|Issue No 122||07 December 2001|
Letters to the Editor
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I live in a semi-industrial street. Every day I see employers breaching basic occupational health and safety guidelines.
On my way to and from work the story is the same.
At work, (I'm employed by the NSW government in the electorate of the Minister for Public Works) there is "no money" to renovate an aging building or repair hazzards. Yesterday the cover on a large fluorescent light fell from the ceiling and shattered, narrowly missing some people standing nearby.
What is the Carr government doing to make workplaces safer? Nothing!
What is it doing to contain workers' compensation costs? Punishing the victims of employer negligence.
I have just finished examining the changes to the statutory workers compensation provisions in the new Act passed last week in relation to permanent impairment claims.
I am not a lawyer, but presently work on behalf of injured workers for a law firm, and previously worked in the coal mining industry for management in an Insurance Risk role. At that time I was a member of the Aust. Collieries Staff Assoc. I have always given strong support to injured workers.
How could the workers of NSW allowed themselves to be so thoroughly screwed by the legislative changes. Not only have Common Law rights for negligence gone out of the window, but the statutory scheme for permanent injury has been totally gutted.
As many other more eminent persons have previously addressed the common law issue, and, in reality, it applies to very few injured workers, I would like to speak to the more common issue of permanent injury (sections 66 & 67).
The amendment to s.66 contained in the Workers Compensation Legislation Further Amendment Bill 2001 takes benefits for permanent injury compensation back before s.16 of the 1926 Act.
By way of a hyperthetical example under the present legislation;
- trip-over at work, buggered-up shoulder; say 20% permanent loss of use of dominant arm. Lump sum compensation (s.66) would be $16,000, together with aditional compensation for pain & suffering, being over the present threshold, say a further $9,000 to $12,000 depending on age.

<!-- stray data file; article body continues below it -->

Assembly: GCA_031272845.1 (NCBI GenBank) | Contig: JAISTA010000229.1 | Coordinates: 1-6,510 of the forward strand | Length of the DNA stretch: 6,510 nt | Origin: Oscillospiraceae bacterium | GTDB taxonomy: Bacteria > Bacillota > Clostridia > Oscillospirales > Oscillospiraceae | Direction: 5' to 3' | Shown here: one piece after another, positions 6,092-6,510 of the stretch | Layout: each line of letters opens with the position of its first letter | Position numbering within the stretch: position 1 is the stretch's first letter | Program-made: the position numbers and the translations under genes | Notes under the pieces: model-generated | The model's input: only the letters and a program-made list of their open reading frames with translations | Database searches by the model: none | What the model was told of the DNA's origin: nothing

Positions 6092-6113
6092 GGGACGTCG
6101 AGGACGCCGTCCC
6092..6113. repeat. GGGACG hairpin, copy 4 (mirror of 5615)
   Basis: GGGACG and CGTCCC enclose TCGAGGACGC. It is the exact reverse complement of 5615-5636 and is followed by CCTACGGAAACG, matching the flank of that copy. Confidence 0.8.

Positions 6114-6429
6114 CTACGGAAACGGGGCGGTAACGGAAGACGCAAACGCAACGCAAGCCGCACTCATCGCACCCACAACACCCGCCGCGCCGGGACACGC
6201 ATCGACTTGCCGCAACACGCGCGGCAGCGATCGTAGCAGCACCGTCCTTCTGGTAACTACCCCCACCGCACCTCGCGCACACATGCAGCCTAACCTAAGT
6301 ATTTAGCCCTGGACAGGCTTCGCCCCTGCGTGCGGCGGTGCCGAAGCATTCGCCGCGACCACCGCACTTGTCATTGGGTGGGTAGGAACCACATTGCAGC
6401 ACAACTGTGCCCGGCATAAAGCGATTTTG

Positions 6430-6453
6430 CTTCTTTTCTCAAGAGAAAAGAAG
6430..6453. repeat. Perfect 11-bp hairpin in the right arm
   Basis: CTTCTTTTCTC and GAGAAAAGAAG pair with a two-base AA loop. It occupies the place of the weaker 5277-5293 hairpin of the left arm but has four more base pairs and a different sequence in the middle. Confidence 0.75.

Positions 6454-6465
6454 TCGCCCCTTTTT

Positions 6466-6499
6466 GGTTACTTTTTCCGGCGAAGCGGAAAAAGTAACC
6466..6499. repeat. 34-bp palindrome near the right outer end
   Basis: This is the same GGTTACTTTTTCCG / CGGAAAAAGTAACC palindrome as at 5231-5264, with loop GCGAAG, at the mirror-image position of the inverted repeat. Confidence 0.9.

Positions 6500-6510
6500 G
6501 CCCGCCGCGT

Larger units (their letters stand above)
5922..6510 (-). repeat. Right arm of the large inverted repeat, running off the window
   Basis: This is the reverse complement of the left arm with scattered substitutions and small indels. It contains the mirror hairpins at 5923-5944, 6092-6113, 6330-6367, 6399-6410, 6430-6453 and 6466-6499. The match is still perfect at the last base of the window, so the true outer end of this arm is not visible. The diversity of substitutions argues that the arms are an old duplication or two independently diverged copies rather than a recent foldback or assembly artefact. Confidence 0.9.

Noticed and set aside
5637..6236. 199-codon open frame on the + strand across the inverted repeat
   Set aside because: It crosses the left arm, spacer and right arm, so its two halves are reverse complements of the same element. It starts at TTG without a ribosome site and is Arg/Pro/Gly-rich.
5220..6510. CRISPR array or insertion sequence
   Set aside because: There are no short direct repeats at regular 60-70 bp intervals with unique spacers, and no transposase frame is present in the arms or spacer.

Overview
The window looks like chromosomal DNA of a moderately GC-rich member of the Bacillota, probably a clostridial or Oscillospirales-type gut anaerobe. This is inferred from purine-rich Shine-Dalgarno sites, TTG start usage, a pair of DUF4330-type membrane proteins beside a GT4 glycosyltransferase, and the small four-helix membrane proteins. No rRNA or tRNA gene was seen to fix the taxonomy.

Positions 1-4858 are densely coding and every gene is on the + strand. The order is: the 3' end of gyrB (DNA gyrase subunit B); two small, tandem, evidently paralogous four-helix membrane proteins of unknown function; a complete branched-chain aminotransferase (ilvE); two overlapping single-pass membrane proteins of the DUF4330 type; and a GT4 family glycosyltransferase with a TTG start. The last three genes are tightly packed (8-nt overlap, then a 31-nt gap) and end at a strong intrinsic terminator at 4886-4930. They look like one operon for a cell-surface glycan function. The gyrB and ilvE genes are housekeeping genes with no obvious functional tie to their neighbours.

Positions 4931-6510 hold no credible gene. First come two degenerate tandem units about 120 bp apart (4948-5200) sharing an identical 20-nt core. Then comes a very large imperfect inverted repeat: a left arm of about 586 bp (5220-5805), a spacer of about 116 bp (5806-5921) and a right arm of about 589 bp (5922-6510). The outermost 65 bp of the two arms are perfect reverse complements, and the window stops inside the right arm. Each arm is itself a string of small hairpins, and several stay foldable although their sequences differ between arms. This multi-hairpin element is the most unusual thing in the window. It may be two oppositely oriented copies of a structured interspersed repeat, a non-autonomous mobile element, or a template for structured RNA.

TOTAL LUMP SUM COMPENSATION $25,000 TO $28,000.
Under the new s.66 provisions now passed, a whole of body (WOB)assessment of a 20% loss of the dominant arm would probably equate to approximately 5%. But the guidelines for WOB assessments have not yet been released and I am only guided by the AMA guidelines for motor vehicle accidents in this regard.
But for a 5% WOB assessment, the benefit is:
TOTAL LUMP SUM COMPENSATION $6,250
with no ability to claim for pain & suffering, loss of amenity of life, stress etc unless the permanent impairment gets above 10% WOB.
The injured worker after 1/1/02 is, with a stroke of an executive pen, worse off by approximately $20,000 in lump sum compensation for his/her injury in this instance.
And that is without passing any comment on the quality of the Doctors who are going to be providing binding assessments under the AMS system to resolve claims of this nature. That is another story.
I have never before in my 19 years of working with injured workers, from both sides of the fence, seen such a tradgedy as this present legislation which has now been passed by Parliament.
And the new provisions in relation to commutation stink as well, but that is another story as well.
I would be pleased to speak to this topic further if requested.
Interview: Reality Bytes
Labor's IT spokeswoman Kate Lundy on how a third Howard Government will hurt the IT industry.
Unions: My Way or the Highway
Since 1997, workers employed by Serco/Great Southern Railways, have been locked in a struggle with their employer to have their choice of industrial instrument recognised.
Legal: Three Degrees of Contract
Marian Baird argues there is a need to more fully understand what workers, employers and our society expect from the employment relationship.
International: Bogota Terror
The assassination of a Colombian unionist has prompted international outrage.
History: Freedom or 'Federation'?
Mark Hearn and Greg Patmore argue that the journey to federation was not a one-way street.
Health: Wearing the Right Genes to Work?
Matt Brooks tracks the DNA trail to discover genetic testing in the workplace is already here.
Satire: Demidenko Releases New Book About Her Life As Afghan Refugee
Controversial author Helen Demidenko has written a brand new novel based on her gripping true life experiences as an Afghan refugee.
Review: Can Blinky Bill Save Unions?
Neale Towart browses the kiddies' shelves to find an Australian icon with a union-friendly message.
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